Rackspace Technology to Lay Off 4% of Employees
Rackspace Technology, a San Antonio, Texas-based technology firm, has announced a round of layoffs to its global workforce.
The company informed employees at its offices around the world that it will lay off approximately 4% of its workforce, My San Antonio reported. Rackspace declined to provide a specific number of jobs that will be cut, but Express-News reports that it could be as many as 275 positions.
The news comes amid a difficult time for the company, which in December 2022 saw its market capitalization fall below $1 billion for the first time since approximately 2015 following a hosted Exchange ransomware attack that knocked out email service to some Rackspace customers.
Rackspace Layoffs: Executive Commentary
Casey Shilling, chief marketing officer, Rackspace, released a comment on the layoffs:
“Like so many companies that are feeling the effects of the macroeconomic downturn, Rackspace is no exception. During this uncertain time, it is important that we align our cost structure to the demands of the business. This requires some elimination of roles across the company.”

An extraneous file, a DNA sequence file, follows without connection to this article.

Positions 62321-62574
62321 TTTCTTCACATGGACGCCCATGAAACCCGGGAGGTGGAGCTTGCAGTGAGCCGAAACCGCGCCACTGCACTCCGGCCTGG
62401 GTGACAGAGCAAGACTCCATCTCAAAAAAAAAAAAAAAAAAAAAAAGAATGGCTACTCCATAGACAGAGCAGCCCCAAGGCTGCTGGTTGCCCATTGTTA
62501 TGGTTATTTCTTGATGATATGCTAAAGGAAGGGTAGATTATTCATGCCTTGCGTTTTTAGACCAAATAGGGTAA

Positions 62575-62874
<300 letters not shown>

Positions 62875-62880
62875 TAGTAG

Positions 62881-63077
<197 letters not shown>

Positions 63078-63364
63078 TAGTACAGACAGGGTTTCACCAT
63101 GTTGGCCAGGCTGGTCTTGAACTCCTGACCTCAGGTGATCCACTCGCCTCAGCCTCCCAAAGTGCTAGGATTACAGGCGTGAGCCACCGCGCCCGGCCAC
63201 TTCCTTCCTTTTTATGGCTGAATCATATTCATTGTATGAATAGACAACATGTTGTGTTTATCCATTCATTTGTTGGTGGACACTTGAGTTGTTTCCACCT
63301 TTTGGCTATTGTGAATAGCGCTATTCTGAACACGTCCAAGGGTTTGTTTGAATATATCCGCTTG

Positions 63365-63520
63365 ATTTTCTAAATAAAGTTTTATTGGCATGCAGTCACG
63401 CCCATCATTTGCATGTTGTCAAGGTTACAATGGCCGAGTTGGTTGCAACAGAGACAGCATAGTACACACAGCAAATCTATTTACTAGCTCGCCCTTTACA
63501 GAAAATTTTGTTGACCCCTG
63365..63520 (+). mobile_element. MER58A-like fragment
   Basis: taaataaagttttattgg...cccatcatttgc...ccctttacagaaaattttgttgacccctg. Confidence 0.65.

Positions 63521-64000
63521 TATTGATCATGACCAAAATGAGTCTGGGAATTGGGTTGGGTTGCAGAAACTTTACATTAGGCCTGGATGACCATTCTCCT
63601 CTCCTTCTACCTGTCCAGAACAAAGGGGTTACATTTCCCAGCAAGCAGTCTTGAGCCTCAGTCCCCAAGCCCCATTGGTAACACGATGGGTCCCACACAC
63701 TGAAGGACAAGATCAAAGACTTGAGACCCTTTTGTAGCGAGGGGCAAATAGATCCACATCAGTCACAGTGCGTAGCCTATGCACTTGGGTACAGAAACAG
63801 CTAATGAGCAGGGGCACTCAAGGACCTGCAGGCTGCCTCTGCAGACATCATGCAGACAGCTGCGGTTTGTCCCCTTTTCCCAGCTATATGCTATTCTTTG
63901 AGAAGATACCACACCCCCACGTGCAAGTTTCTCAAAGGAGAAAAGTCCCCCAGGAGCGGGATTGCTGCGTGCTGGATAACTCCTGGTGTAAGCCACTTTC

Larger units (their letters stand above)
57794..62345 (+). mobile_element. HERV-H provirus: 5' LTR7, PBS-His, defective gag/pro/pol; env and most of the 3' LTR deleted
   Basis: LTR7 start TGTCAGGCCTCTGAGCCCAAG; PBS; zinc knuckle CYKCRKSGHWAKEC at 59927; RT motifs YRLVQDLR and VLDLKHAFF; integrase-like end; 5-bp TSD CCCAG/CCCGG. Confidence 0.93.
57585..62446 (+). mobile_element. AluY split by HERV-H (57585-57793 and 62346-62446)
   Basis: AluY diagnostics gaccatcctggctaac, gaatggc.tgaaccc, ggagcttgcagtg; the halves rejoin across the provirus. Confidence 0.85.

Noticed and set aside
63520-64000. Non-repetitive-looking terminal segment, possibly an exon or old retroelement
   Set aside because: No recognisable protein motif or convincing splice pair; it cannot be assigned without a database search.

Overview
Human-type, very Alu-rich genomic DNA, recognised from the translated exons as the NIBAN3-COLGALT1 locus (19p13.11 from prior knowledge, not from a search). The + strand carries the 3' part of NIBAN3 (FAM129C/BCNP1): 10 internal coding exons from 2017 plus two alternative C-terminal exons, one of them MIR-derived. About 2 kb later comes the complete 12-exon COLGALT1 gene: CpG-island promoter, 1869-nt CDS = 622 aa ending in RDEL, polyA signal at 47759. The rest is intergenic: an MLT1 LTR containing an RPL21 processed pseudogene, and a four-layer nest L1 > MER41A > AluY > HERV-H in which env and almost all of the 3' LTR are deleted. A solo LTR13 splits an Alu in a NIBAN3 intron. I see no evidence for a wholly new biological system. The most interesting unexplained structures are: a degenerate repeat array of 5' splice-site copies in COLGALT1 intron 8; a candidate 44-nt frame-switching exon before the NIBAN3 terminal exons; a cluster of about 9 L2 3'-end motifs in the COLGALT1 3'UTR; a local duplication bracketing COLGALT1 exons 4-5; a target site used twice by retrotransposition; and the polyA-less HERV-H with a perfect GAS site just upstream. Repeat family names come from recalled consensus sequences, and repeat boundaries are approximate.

Shilling said the company will provide severance and other resources to those who are laid off.
Rackspace reported in March having 6,800 employees in 23 countries, including 3,100 in North America.
Tech & IT Layoffs
Rackspace is only the latest in a string of companies to announce layoffs. Economic uncertainty has caused many technology firms to make cutbacks.
After a company-wide reorganization earlier this year, business software maker Atlassian said it was laying off 5% of its workforce in March 2023. Cloud security vendor Zscaler spent 18 months doubling the size of its workforce before announcing it would cut 3% of its 5,900 employees – about 177 workers – also in March 2023. And Veeam yesterday announced it would cut 3.8% of its workforce.
Late last year, both HP and Amazon announced a range of cuts to their respective workforces.
Those followed 11,000 job cuts at Facebook parent Meta; a massive 50% Twitter staff cut; and targeted job cuts continue across a range of cloud, security and SaaS-focused companies.